Friday, August 07, 2015 - Updated: 7:00 am
"On a Mission: Lessons from St. Francis de Sales," by Patrick Madrid. Servant Books (http://catalog.franciscanmedia.org; 888-322-6657), 2013. 138 pages. $15.99.
Do you know someone who once was Catholic but left the church or just stopped going? Have you ever encountered someone who is an angry anti-Catholic or is convinced you are not going to go to heaven because you are Catholic? Do you wonder what the apostolic mission given to you at baptism really means? Then this is a must-read.
Patrick Madrid is a famous Catholic apologist who masterfully weaves together all of the above concerns while focusing on the accomplishments of St. Francis de Sales. I must admit I didn’t know much about this saint but found by the end of the book that I had grown an appreciation for what he and I have in common — living in a strongly anti-Catholic society and in need of an approach and tools for reaching out to and defending against attacks from others.
The book is divided into eight chapters. Chapter 1 gets you on board in seeing what an apostle on a mission looks like. Madrid tells us that St. Francis was on a search-and-rescue mission. His task was to try to reconvert tens of thousands of Calvinists in a region of France.
The author tells us that "the vast majority has been conditioned to regard the church as the ‘whore of Babylon,’ a counterfeit form of Christianity that preaches a false Gospel." Does that sound familiar to you? What we can learn from him is patience and persistence.
St. Francis de Sales realized the only way to achieve his goal was to have a strong prayer life. This enabled him to endure hardships while remaining a man of joy. Madrid tells us that even when the saint felt exasperated or angry with the negative reactions many people gave him, he was kind and helpful to everyone he met."
The books points out, "even though you will probably never be called by God to brave physical hardship or danger in sharing the Father with others, the Lord is calling you to live as an apostle, to be ready, willing and able to help him help those around you." Are you up for the challenge?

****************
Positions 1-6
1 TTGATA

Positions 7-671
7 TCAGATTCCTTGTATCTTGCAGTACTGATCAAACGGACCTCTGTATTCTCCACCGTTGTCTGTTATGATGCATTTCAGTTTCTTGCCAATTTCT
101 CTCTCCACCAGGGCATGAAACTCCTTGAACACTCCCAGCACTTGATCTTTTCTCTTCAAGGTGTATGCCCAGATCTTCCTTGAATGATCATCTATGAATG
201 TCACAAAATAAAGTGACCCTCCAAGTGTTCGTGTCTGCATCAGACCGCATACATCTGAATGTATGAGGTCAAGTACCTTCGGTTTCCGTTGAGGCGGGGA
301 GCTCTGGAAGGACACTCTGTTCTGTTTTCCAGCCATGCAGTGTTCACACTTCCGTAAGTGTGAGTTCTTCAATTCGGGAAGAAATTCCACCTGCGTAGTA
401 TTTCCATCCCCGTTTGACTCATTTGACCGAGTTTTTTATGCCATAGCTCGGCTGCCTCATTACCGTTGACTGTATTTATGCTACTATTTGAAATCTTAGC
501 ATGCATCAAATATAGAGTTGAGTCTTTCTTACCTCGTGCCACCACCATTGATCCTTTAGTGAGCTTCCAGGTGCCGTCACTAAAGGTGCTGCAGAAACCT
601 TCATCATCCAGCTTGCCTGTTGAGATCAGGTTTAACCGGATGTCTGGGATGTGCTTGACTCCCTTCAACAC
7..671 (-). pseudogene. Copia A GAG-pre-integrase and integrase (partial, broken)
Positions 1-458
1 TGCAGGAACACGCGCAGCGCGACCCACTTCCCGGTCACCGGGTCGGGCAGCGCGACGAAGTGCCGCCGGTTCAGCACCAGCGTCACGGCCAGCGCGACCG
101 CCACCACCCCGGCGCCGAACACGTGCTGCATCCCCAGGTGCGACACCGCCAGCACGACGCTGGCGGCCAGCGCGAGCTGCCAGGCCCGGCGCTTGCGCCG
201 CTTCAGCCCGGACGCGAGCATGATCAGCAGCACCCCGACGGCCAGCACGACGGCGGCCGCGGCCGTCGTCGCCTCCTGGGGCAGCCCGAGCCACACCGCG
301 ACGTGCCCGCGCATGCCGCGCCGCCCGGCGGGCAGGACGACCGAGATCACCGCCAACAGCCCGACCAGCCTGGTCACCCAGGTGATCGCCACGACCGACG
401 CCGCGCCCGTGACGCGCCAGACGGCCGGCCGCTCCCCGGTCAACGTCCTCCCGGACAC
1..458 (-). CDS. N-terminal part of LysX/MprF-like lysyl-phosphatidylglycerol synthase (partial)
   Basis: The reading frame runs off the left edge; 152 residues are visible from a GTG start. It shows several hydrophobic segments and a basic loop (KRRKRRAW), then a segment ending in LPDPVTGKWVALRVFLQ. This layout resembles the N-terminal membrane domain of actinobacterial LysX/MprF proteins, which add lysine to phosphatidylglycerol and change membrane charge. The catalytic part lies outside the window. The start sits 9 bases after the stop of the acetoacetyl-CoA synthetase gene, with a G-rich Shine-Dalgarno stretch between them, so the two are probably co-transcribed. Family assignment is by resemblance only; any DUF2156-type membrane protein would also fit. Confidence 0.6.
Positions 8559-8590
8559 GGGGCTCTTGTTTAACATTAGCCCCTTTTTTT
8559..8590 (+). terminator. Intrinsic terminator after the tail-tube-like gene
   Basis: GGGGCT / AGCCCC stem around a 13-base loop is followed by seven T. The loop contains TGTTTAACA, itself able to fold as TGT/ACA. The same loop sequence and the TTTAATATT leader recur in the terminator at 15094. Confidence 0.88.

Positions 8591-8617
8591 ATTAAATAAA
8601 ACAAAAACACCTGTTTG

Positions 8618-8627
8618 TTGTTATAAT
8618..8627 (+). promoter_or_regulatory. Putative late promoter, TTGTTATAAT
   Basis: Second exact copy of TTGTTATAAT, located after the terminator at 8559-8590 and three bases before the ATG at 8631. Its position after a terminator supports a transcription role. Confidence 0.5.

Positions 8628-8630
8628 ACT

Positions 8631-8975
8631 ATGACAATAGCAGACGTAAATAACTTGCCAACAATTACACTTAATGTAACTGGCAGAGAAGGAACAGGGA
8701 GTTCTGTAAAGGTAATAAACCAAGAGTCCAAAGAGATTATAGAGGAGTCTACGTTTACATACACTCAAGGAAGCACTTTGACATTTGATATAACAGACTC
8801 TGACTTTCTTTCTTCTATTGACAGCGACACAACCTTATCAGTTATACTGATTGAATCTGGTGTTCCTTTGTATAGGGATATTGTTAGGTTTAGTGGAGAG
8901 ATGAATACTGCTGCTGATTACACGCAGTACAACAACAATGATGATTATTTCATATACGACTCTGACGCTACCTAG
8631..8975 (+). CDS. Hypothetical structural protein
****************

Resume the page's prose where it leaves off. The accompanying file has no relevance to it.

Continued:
Chapter 2 contains a very powerful allegory using the story of the Titanic that helps you to see the urgency with which we need to spread the message of Christ.
Madrid identifies the attributes necessary to have the heart of an apostle: charity, availability and perseverance. He tells us, "one thing you can know for sure is that the day-to-day, seemingly mundane circumstances you find yourself in are not accidental." He tells us that we too are on the Titanic and we must do everything in our power to help others be saved.
Chapter 3 is very sobering, telling us that "we must be willing to speak out the truth even when you know you might get laughed at, or shouted down, or abandoned, or turned upon, or betrayed."
He demonstrates how the following virtues are essential traits of an apostle: a spirit of willingness; fortitude to endure difficulties; the virtues of prudence and persistence. He also lists the attributes of authenticity and supernatural charity that every dedicated apostle must possess if he or she is going to make a difference in the cause for truth.
Madrid ends Chapter 3 by quoting St. Francis de Sales, saying, "the greatest fault we commit is the lack of confidence in God. This is the reason we fail to receive the help we deserve and ask for."
The rest of the book presents stories that serve to motivate and inspire. This is a short book (only 128 pages, not counting the notes), yet it packs a powerful punch.
Chapter 4 includes the story of St. John Vianney and St. Paul. Chapter 5 features a real-life story that leaves us with the wisdom, "not to assume that what seemed obvious was necessarily true." Chapter 6’s most important part was on the tyranny of relativism. He leaves you with a message of hope saying, "your yes to Christ is the key that will unlock not only the door of your own future, within the loving providence of God, but very possibly the door through which the Lord wishes many others to pass toward their fulfillment in this life and in the eternal life to come."
Chapter 7 gives you practical advice, including keeping your voice as calm and emotionless as possible when speaking to an anti-Catholic. When they threw out a wild comment, respond with a question of your own such as "What do you mean by that?" or "How did you come to that conclusion?" He also tells you when it’s time to quit: "sometimes all you can do is just leave it where it is, not push and commend someone to God. As an apostle for Christ, the key is to do what you can, make an honest effort, be patient and kind, and leave the heavy lifting up to God."
It is also extremely important that we know enough of the basics of our faith to explain them. Chapter 8 provides specific resources you can use in that regard.
You will find help, guidance and inspiration in this book as you make your way to heaven.
Stuart is a teacher at Seton-LaSalle High School and a member of St. Elizabeth of Hungary Parish in Pleasant Hills.